Audiences lap up these details. "If you use details, people can relate the character to their own lives," Fellows reckons. "When I started doing Shuttleworth, people were shocked that silly stories about Curly Wurly wrappers came under the banner of entertainment. They'd say `surely that's not what gags are made of'. But you can build a character with those little details. With Brian, I'm not interested in big events like Hendrix burning his guitar. I'd rather use little incidents like when The Clash stole a pillow-slip from a hotel."

The thread running through all Fellows's characters - including the splendid one-hit wonder Jilted John, who lamented that Gordon, his ex-girlfriend's new boyfriend, was "a moron" - is a sense of underachievement. Their life-stories are all catalogues of what might have been.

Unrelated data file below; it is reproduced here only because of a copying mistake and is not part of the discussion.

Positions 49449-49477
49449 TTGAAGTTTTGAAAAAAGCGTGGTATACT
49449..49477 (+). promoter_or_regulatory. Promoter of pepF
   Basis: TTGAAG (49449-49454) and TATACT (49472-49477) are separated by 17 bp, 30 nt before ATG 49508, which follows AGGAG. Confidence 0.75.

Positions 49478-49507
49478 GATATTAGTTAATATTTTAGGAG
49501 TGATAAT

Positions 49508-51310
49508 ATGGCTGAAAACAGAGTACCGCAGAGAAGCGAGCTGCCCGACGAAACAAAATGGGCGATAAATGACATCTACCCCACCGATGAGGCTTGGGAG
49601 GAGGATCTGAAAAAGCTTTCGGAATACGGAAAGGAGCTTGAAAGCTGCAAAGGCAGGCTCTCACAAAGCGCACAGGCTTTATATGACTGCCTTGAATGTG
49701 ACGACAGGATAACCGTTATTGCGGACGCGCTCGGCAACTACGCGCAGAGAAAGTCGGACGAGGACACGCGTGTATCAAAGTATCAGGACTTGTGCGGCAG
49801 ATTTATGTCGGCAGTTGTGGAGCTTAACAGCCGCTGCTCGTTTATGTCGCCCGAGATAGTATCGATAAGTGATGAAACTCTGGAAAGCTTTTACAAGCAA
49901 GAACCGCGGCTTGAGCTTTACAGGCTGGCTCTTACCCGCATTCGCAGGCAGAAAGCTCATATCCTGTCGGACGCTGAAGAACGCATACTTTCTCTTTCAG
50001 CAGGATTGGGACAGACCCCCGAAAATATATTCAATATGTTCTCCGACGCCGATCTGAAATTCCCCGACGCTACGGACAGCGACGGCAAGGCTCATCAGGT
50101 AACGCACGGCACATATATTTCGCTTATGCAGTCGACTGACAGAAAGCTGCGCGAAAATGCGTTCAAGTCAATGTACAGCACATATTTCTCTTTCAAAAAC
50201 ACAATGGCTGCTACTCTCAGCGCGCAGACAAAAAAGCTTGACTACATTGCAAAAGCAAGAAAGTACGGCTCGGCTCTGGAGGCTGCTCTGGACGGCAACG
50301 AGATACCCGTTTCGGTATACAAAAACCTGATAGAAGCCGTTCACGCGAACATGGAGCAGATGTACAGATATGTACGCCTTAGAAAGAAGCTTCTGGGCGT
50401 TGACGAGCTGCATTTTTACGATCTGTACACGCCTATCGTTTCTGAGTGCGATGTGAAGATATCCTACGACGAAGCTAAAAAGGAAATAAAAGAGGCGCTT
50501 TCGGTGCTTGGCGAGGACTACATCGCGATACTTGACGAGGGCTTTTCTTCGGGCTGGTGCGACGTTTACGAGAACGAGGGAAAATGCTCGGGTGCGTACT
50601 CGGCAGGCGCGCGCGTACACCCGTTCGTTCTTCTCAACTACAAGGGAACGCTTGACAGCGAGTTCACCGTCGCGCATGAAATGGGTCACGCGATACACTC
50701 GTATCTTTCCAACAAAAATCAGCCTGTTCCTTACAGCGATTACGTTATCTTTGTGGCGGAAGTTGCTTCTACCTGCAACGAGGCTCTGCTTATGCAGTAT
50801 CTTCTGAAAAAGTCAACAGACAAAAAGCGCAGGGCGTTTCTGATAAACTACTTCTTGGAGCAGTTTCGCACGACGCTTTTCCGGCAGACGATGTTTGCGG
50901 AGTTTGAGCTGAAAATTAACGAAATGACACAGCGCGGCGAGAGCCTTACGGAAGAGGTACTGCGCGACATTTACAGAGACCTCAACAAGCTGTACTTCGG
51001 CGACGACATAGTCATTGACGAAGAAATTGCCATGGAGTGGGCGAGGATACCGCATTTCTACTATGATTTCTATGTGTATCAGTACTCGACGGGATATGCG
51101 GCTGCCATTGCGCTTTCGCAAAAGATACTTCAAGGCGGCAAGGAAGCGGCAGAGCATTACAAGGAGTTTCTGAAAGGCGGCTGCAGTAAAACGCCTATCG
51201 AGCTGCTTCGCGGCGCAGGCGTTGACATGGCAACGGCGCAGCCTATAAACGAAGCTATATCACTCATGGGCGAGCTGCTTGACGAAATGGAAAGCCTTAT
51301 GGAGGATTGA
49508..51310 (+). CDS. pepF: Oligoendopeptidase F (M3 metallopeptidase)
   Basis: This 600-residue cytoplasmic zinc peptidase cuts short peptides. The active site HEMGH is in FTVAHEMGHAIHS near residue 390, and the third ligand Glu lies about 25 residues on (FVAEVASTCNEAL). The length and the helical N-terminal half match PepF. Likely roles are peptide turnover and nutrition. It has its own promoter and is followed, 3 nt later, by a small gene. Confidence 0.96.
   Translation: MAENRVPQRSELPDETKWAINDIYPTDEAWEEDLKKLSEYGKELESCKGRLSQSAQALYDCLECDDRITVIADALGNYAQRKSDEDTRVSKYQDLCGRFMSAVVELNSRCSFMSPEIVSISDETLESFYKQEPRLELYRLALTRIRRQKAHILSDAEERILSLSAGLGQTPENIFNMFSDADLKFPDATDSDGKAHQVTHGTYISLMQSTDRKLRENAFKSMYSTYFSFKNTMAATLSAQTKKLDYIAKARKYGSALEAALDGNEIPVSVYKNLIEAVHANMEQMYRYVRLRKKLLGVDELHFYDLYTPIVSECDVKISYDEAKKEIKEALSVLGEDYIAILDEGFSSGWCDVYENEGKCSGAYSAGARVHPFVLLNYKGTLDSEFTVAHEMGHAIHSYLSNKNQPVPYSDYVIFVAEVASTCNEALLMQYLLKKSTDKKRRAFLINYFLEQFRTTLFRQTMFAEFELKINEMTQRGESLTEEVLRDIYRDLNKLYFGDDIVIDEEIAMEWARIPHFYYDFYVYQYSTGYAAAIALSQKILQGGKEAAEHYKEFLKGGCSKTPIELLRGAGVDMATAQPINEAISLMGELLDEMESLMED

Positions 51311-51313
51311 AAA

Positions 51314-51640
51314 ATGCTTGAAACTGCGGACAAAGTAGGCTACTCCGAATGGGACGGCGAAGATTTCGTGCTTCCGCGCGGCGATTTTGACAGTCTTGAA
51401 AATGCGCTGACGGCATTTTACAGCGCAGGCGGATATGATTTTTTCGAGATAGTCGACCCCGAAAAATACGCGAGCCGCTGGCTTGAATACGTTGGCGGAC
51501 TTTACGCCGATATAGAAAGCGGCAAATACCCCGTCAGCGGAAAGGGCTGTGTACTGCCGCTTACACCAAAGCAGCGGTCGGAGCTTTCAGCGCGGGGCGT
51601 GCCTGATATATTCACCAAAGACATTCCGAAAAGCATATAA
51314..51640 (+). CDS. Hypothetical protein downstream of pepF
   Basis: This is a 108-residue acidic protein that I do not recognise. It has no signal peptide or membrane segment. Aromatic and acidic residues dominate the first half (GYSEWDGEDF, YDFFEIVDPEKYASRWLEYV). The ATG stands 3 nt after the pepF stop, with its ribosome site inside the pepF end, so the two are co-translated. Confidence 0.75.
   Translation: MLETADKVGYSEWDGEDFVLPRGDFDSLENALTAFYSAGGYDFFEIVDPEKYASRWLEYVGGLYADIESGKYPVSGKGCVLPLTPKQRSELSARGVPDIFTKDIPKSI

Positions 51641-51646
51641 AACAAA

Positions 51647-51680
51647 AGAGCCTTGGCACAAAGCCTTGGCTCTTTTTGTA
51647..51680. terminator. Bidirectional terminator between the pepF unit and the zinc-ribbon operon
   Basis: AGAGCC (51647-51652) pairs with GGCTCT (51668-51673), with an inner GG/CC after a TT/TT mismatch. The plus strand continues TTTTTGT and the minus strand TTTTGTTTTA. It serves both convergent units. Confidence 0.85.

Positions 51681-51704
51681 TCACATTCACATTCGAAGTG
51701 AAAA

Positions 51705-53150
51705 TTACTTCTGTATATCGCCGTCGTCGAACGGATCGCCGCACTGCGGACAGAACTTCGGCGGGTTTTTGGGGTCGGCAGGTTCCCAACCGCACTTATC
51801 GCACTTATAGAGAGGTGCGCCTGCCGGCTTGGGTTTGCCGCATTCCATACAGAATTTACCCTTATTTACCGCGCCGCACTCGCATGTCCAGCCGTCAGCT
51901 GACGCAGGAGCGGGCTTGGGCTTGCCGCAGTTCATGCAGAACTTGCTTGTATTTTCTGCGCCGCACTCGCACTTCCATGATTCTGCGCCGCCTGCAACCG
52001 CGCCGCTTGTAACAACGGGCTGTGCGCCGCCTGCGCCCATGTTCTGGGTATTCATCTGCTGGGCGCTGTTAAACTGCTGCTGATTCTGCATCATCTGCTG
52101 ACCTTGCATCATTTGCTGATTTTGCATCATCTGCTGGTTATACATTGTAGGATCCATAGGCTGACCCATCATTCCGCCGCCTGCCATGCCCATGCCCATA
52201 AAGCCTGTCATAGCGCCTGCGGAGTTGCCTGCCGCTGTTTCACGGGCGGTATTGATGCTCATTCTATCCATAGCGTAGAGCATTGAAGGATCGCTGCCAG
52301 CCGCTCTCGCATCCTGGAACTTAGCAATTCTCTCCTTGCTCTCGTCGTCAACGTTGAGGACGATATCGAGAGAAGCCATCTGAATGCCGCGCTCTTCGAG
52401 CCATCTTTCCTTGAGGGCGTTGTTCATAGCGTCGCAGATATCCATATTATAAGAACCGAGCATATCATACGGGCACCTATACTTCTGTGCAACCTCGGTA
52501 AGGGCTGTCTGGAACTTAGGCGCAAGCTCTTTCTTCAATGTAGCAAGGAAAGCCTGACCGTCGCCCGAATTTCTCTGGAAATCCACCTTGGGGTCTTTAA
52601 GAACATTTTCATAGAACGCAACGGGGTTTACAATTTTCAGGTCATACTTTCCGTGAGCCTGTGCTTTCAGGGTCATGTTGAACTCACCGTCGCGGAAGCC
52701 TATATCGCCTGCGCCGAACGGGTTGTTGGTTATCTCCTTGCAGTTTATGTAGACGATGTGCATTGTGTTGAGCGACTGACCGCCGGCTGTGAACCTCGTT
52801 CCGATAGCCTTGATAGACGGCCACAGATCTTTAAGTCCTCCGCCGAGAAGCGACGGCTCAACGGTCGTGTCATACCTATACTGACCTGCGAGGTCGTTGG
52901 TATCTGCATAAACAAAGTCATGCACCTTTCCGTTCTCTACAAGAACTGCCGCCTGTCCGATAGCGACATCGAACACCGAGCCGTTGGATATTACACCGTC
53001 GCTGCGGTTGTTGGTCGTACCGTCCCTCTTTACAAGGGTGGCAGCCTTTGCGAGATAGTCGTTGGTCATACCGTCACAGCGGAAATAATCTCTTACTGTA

Appleton, for instance, reveals that he once contemplated a glamorous rock'n'roll road-crash suicide before realising that he didn't have a car. "I'd have had to borrow me mother's VW Polo," he moans, "and that has quite a good safety record."

"Failure is interesting. You've got something to get your teeth into. Success is boring. I'm drawn to these sad characters because life itself is basically quite sad. People like them because they can pity them and identify with them at the same time. Deep down, everyone enjoys feeling sorry for people like John Shuttleworth and Brian Appleton. Rock'n'roll is full of sad and bitter people who have lost touch with reality. Elton John once complained: `It's too windy today. Can't someone do something about it?'"

When Fellows started out as Shuttleworth in 1985, political comedians were all the rage. "At that time, there weren't any other character comedians around. Club bookers would say `characters don't go down well here', and they were usually right." Now every other performer seems to be masquerading as a security guard or a Page Three stunna. "People like Steve Coogan, Caroline Aherne and myself have opened it up a bit now and given people more confidence in character comedy," Fellows says. "It's so in fashion because people have realised that straight stand-up is boring. A lot of people think they can do stand-up, but it's not as easy as it looks and there are a lot of not very good ones out there."